The mayor of New York, Democrat Eric Adams, will undertake a four-day tour of Latin America this Wednesday, with a first stop in Mexico, to learn about the main routes followed by migrants arriving in the United States, according to his office. Since April 2022, 122,000 migrants have arrived in New York City, most of them coming from Latin America and Venezuela in particular. The influx has caused such a strain on the city’s shelter system that the mayor’s administration tried this week to move toward repealing New York’s “right to shelter” law, which requires the city to provide temporary housing to anyone who asks for it. Historically, this policy has been an obligatory one, until the number of migrants arriving has materially overwhelmed the city’s asylum capacity.
Adams’ tour will continue in Quito (Ecuador) and Bogotá (Colombia), ending with a visit to the Darién Gap, the rainforest separating Colombia from Panama that migrants perilously cross by foot on their way north. He is scheduled to return to New York this Sunday.
After repeatedly asking the federal government for help in dealing with the economic cost of the crisis, the Adams administration is coming under increasing criticism from many of its Democratic allies. The mayor’s top advisor, Ingrid Lewis-Martin — who this weekend literally said that what President Joe Biden should do is “close the border” to cut off the influx of migrants — has come under fire for her recent statements, as numerous activists and organizations, as well as people from within Adams’ own party, consider such assertions to be more typical of the most extreme factions of the Republican Party.
“The federal government needs to do its job,” Lewis-Martin said in a television interview. “We need the federal government, the Congress members, the Senate, and the president to do [their] job: Close the borders.” She added: “And until you close the borders, you need to come up with a full-on decompression strategy where you can take all of our migrants and move them throughout our 50 states.”
The local debate on immigration policy has become especially heated following the Adams administration’s second legal attempt late Tuesday to suspend the city’s right-to-shelter norm. If it were suspended, any migrant — or any homeless individual, as they are also covered by the mandate — would automatically be denied emergency housing. In recent weeks, the policy has already been curtailed in practice: single men, who until July were entitled to two months’ shelter, now only have one month, after which they must find new accommodation in the vast network of hotels and camps set up for migrants, including the gymnasiums of numerous public schools. The mayor’s office has been moving to suspend the right to shelter for months now.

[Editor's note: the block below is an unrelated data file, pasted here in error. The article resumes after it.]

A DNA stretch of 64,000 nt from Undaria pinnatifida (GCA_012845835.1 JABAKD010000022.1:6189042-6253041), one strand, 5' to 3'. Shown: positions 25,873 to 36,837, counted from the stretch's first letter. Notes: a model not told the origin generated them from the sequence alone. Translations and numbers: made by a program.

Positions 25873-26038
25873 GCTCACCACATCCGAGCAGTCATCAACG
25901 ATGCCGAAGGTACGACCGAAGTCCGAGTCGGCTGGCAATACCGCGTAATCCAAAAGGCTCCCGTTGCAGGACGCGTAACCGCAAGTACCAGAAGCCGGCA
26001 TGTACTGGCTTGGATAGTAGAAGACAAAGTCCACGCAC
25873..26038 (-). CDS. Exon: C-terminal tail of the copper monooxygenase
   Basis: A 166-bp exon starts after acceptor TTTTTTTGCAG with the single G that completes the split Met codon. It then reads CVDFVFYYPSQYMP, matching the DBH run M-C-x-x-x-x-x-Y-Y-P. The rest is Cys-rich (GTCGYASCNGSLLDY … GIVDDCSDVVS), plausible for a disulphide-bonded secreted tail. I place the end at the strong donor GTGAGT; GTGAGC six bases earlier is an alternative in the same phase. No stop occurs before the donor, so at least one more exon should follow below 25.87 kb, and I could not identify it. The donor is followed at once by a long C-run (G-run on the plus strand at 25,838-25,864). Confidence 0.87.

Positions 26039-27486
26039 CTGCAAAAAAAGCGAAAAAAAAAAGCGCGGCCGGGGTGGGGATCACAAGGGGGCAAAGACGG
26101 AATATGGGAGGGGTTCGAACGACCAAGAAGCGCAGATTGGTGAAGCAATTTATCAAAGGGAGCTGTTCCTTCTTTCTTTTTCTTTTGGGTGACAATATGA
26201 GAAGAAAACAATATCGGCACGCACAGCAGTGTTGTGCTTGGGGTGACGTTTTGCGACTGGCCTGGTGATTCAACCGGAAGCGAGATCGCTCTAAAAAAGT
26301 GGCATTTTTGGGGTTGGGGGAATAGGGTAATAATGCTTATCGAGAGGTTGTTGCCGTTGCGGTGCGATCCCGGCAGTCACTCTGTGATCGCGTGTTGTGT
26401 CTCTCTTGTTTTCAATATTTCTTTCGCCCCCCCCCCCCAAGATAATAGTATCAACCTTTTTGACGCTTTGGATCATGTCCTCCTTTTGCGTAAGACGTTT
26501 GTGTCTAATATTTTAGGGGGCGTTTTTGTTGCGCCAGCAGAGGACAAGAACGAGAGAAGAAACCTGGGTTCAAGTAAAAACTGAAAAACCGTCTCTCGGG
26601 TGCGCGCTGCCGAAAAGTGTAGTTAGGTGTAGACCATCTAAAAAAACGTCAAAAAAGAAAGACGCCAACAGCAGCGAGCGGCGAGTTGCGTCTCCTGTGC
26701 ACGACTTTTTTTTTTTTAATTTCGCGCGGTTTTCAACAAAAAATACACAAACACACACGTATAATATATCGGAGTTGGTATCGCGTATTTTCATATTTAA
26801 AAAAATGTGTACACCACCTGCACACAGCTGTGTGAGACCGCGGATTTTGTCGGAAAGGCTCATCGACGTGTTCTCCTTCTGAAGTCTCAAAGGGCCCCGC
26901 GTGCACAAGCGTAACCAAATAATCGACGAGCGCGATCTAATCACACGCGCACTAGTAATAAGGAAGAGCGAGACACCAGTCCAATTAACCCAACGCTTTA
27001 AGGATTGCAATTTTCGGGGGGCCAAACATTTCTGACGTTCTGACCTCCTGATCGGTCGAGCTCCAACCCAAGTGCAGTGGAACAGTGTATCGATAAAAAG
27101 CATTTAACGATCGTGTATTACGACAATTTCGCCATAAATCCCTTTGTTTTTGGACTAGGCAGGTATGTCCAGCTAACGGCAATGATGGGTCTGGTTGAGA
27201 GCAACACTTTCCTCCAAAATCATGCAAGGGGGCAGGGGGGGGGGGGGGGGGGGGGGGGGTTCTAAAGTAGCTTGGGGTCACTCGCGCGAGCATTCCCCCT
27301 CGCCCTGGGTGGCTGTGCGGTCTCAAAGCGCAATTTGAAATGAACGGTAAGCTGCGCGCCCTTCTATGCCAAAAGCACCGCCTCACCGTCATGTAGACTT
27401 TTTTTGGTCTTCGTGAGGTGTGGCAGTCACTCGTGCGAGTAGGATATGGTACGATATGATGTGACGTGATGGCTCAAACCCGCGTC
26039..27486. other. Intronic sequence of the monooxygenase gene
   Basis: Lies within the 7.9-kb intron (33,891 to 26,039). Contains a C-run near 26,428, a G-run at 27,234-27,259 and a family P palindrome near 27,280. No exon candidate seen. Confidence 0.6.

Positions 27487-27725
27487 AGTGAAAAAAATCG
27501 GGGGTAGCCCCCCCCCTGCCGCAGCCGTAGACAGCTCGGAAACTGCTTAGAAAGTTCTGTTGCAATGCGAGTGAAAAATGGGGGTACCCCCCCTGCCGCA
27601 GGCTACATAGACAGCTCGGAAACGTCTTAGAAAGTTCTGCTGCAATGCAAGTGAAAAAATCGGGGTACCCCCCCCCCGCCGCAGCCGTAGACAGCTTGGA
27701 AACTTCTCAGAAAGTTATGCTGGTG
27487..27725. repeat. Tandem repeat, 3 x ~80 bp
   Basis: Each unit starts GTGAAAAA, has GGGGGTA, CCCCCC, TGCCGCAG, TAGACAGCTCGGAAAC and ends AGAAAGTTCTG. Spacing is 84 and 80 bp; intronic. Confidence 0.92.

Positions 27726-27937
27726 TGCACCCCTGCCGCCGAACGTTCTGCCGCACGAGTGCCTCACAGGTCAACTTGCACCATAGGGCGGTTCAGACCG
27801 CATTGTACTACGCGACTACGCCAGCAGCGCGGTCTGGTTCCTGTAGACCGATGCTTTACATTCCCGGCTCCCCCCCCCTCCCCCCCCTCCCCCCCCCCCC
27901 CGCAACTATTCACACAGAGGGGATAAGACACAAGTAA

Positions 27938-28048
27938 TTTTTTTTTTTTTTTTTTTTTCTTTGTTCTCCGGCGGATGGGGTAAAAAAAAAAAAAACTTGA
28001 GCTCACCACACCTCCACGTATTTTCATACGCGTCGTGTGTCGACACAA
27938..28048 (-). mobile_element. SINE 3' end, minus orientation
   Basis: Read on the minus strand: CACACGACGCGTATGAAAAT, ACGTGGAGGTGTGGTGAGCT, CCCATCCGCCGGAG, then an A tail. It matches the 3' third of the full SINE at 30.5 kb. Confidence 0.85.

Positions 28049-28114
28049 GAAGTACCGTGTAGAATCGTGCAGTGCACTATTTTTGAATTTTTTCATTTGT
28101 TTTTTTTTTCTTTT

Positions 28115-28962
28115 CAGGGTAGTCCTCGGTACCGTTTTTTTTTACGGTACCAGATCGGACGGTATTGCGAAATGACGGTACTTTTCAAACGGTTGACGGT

Repeal the ‘Callahan doctrine’
Proponents of the so-called right to shelter say the mayor’s legal initiative spells the end of sanctuary as it is known in the city. If approved by a Manhattan State Supreme Court judge, it would mark the first major change in a practice that has been in place since 1981, when the city agreed to settle a lawsuit by the Legal Aid Society, a human rights group, by providing sanctuary to any adult, foreign or American, who requested it. This rule is also known as the Callahan consent decree, or Callahan doctrine, and obliges the city to provide refuge to any single adult in need (the mayor’s office has not questioned the asylum of families with minors, who receive immediate shelter and their children receive overnight schooling).
According to data from the mayor’s office, the migration crisis has cost the city more than $2 billion since the spring of 2022, when Texas Governor Greg Abbott chartered the first of the migrant buses to New York, in an attempt to put political pressure on Adams’ administration and by extension all other Democratic states.
Despite additional funding approved by New York State, in addition to aid coming from the federal government, the Adams administration insists that there is not enough money to meet all the expenses derived from the influx of asylum seekers. In the agreement reached in Washington to avert a federal government shutdown for 45 days, no additional funding to manage the migration crisis was included.
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